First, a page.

“Fanboy” is a word that gets thrown around a lot, particularly on tech sites like this one.  So what exactly qualifies someone as a “Fanboy,” or “Fangirl?” The word gets used a lot, but is it being used correctly? We got into the conversation around our virtual office, and came up with some ideas on what we think a fanboy is. Check out what we we think, and then tell us your definition in the comments!

Jack McGrath – Gaming Intern
fan-boy |fəˈnboi| noun

1. A passionate fan whose obsession results in complete loyalty to a particular company or product. Often used as an insult by fanboys themselves to put down those who prefer using other products regardless of their reason for doing so.

2. A malignant disease brought on by ignorance and lack of common sense. Symptoms include trolling, terrible grammar, THE APPARENT NEED TO WRITE IN ALL CAPS, and childish justifications for foolish alliances.

Sean P. Aune – Editor-in-Chief I’m not exactly sure where the term “fanboy” (or “fangirl”) took such an ugly turn.  As someone who used to be heavily involved with the comic book industry, the term existed there, but it was always a more jovial term in that case.  Somewhere over the years it became an easy way to dismiss someone quickly for writing something you don’t agree with.  In the tech field it has become associated with writing anything positive about any company.  If I was to take to heart what I am called a “fanboy” over each week, I am apparently a fan of every company that has ever existed.  I write something positive about Microsoft, I’m a Microsoft Fanboy.  I write something positive about Apple, I’m an Apple Fanboy.  It just never stops.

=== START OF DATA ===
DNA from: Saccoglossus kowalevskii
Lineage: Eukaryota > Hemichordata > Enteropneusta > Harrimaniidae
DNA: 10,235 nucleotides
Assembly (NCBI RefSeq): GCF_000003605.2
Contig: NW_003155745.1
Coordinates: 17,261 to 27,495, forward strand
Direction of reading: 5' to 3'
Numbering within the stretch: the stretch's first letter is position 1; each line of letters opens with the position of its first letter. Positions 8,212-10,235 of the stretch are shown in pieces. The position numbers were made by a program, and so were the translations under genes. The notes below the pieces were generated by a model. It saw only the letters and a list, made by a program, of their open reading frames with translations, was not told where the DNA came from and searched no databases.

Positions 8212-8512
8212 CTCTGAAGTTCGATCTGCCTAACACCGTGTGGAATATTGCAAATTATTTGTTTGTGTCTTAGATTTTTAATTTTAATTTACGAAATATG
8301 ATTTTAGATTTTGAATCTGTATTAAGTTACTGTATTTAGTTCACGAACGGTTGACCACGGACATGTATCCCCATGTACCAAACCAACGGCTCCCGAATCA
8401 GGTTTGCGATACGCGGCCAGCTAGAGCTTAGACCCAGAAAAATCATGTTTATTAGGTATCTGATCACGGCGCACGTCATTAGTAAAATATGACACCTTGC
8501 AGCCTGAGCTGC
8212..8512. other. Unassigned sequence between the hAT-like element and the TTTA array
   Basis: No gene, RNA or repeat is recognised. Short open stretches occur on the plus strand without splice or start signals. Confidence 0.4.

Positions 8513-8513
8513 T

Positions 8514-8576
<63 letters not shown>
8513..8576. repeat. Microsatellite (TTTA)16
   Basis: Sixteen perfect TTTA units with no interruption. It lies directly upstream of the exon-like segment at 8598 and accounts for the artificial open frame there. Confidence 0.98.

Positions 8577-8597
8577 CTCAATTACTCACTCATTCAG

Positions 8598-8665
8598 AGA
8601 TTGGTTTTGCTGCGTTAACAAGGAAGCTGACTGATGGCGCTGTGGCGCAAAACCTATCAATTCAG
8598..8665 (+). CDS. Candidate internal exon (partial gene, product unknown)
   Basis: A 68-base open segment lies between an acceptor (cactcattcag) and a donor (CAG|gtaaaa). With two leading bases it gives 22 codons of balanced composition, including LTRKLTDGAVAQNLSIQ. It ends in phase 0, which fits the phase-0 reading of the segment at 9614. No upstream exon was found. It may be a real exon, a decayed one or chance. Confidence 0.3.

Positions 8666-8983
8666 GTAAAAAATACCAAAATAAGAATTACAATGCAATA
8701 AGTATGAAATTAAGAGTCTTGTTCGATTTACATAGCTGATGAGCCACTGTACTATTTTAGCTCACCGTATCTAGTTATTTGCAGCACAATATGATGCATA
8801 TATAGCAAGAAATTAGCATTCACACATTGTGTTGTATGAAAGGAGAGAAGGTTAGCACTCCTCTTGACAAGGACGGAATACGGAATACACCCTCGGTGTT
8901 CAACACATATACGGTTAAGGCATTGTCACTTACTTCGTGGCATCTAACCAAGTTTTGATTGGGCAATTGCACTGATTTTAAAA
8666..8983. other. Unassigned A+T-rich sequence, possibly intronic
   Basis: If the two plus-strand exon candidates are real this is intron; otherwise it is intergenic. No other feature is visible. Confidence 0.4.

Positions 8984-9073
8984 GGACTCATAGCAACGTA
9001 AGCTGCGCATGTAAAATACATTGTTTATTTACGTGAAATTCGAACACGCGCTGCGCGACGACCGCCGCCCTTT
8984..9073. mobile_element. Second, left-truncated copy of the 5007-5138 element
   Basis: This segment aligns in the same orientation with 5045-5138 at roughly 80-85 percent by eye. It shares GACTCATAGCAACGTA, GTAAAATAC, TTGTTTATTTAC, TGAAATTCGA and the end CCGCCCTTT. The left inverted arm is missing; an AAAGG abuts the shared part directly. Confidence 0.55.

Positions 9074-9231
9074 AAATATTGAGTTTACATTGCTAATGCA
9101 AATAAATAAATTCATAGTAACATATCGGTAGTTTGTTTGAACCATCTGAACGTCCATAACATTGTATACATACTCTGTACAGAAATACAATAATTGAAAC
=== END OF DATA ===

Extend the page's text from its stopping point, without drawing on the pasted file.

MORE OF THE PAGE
If I’m guilty of anything, it’s being a Technology Fanboy.  I love tech in all of its shapes, sizes and colors.  But to say I am loyal to one company over another just doesn’t cut it:  I’m writing this on a Windows PC, my Android phone is laying next to me charging, and next to that is my iPad.

I think the word fanboy/girl has been hijacked over the years to become an insult, but we should take it back.  Be proud to be a fan, wear your “colors” with pride, and if someone throws the term at you, just simply say, “Why thank you, I really am quite fond of product/company X.”  As for me, I will never be ashamed of of fondness for technology in general.

Emily Price – Senior Editor I think fanboy is a term someone uses when they don’t understand someone else’s thoughts on a topic. You don’t understand why I like my iPhone, therefore I’m obviously a “Fangirl” because I don’t like the same phone you do. Fact: I am a fan of my phone, but you’re also obviously a fan of yours. Totally unnecessary to point that one out.

Jon Rettinger – President Fanboy is the new F word.  For whatever reason, a particular brand or product is so closely associated with vocal consumers identity, that liking something different is an affront to their very identity…and they take umbrage.  If I like an Apple product, I’m a Fanboy.  If I like an Android phone, I’m a Fanboy.  If I don’t like webOS, I’m once again a fanboy.  It’s one of those words that gets used so much, it’s lost all meaning to me.  I try to remain objective, and at the end of the day, I like what I like.

Joey Davidson – Video Games Editor In the world of gaming, fanboy is that dirty word that gets tossed around comment sections on every blog in every corner of the internet. Typically reserved for the angry discourse of not-so-friendly readers, the word is an insult. Despite that, most gamers in comment sections subscribe wholly to only one console instead of investing equally in each. Are they fanboys?

Fanboy’s almost become cliché for gamers. They’ve actually started inventing unique words specific to each console: Xbot, PS3tard and Nintendrone. Isn’t the internet grand?

Noah Kravitz – Editor-at-Large A fanboy is the bane of a tech writer’s existence.

So, what do you think? Give us your own definition in the comments below!

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